- Kurdish spokesman: "We hope it is only a technical issue and it will be resolved soon"
- Energy Minister Taner Yildiz's plane was forced to turn around in mid-flight Tuesday
- He was on his way to a conference in the Kurdish region in northern Iraq
- The incident comes at a time of heightened tension between Ankara and Baghdad
A Kurdistan Regional Government spokesman expressed hope Wednesday that only a temporary "technical issue" led the Iraqi government to deny permission for Turkey's energy minister to fly to the autonomous Kurdish region in northern Iraq.
Energy Minister Taner Yildiz's plane was forced to turn around in mid-flight Tuesday. He was in a private plane flying to Irbil, the Kurdistan region's capital, to attend a three-day conference on oil and gas.
"We had applied for flight permits. We were issued one, and the plane was on the move," said a Turkish foreign ministry official, speaking on condition of anonymity due to government protocol. "But in the meantime we were notified by the Iraqis that they have banned all VIP flights to Northern Iraq."
But Kurdistan Regional Government spokesman Safeen Dizayee told CNN on Wednesday that officials there hope the denial was only temporary.
"There are new regulations by the central government for private planes to enter Iraqi airspace, and apparently energy minister's plane had not complied with the new regulations" Dizayee said.
"Iraqi airspaces are completely controlled by the central government. The cabin crew of the Turkish minister's plane was directly in touch with Baghdad to get permission and Kurdistan Regional Government has no control on it" he added.
"We hope it is only a technical issue and it will be resolved soon," he said.
Iraqi government officials have not commented on the aborted flight.
The incident came at a time of heightened tension between Ankara and Baghdad.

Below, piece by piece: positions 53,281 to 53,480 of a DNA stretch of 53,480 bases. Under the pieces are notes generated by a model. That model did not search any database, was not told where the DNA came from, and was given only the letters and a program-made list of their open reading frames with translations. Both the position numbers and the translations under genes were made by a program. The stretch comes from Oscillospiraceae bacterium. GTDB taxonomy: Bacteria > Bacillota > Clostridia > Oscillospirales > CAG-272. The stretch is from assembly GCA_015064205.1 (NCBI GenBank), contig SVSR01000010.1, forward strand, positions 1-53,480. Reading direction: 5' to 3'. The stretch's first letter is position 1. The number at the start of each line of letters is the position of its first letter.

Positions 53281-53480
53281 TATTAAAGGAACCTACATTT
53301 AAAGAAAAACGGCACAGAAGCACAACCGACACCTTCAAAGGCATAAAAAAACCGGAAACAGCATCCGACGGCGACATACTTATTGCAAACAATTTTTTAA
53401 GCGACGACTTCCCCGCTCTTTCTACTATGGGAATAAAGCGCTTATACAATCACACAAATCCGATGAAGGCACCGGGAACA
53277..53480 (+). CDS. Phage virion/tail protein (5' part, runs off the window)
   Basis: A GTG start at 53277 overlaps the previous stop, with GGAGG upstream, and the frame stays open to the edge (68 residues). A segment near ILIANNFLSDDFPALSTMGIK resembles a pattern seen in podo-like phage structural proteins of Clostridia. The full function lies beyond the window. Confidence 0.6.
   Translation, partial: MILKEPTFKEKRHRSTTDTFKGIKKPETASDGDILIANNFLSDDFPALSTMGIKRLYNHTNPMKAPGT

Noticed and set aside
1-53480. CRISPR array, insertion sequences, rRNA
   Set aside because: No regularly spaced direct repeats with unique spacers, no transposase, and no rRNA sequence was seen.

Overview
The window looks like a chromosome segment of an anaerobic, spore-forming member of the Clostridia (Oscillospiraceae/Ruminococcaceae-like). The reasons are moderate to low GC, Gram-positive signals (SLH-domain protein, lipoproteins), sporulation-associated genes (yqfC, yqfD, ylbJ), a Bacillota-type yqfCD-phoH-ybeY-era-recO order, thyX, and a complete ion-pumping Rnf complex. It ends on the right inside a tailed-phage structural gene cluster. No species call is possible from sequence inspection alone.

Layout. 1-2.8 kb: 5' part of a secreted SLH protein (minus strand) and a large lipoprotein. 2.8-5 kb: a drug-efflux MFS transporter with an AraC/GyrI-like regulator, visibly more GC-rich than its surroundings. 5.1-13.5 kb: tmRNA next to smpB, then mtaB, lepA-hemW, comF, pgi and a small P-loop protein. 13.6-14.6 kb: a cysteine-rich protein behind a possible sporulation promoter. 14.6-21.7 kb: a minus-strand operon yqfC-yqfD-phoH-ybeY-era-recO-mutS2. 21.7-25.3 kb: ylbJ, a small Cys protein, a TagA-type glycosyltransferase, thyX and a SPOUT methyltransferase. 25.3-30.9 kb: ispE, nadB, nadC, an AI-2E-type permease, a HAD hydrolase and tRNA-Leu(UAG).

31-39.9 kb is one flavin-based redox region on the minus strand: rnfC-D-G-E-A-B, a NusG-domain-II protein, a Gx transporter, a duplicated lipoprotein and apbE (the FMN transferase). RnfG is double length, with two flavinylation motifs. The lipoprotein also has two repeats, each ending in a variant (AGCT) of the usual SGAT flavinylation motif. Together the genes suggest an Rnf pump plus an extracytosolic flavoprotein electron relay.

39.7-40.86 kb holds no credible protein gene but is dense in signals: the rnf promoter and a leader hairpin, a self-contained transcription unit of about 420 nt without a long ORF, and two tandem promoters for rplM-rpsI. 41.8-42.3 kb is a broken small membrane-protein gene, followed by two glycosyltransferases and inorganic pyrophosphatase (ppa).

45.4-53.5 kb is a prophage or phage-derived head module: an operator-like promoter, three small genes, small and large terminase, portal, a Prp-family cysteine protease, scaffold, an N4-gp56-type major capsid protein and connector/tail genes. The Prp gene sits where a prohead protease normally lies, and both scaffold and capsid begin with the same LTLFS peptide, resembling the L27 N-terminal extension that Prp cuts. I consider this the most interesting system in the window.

Turkish Prime Minister Recep Tayyip Erdogan and his Iraqi counterpart, Nuri al-Maliki, have engaged in a public war of words, accusing each other of pushing their respective countries towards civil war.
For months, Turkey has also offered sanctuary to Iraq's fugitive vice president, Tarek al-Hashemi, who was sentenced to death in absentia by an Iraqi court for murder.
And last August, the Iraqi central government loudly objected after Turkey's foreign minister made a short visit from Iraqi Kurdistan to the contested oil-rich city of Kirkuk, apparently without Baghdad's permission.
Iraqi Kurds have witnessed a remarkable reversal over the past decade, as Turkey has gone from being a major adversary to being one of the Kurdistan Regional Government's largest trading partners.
"To ensure access to Kurdish oil and gas, Turkey has eased its trade, economic, diplomatic relations with the KRG. Even in some cases, it has acted as the protector of the Kurds in Northern Iraq," wrote Yerevan Saeed, an Iraqi Kurdish energy security analyst at Tufts University.
"This has made both Baghdad and Tehran angry, and they have been trying to limit Turkish influence," Saeed added, referring to Iran, another regional player that is seen by many observers as one of the chief patrons of the Baghdad government.
The intrigues in Iraq have been complicated by the fact that relations are also deteriorating between al-Maliki's government and the Iraqi Kurds. The Iraqi central government and the Kurdistan Regional Government have been at odds for years over who has final authority over Iraq's vast oil wealth.
In recent weeks, that tension has flared around Kirkuk. Last month, Iraqi Kurdistan deployed troops and tanks to cement the Kurds' claim over the strategic city. The Kurdish forces have been engaged in a tense standoff with units of the Iraqi Army, which were recently deployed to areas near Kirkuk.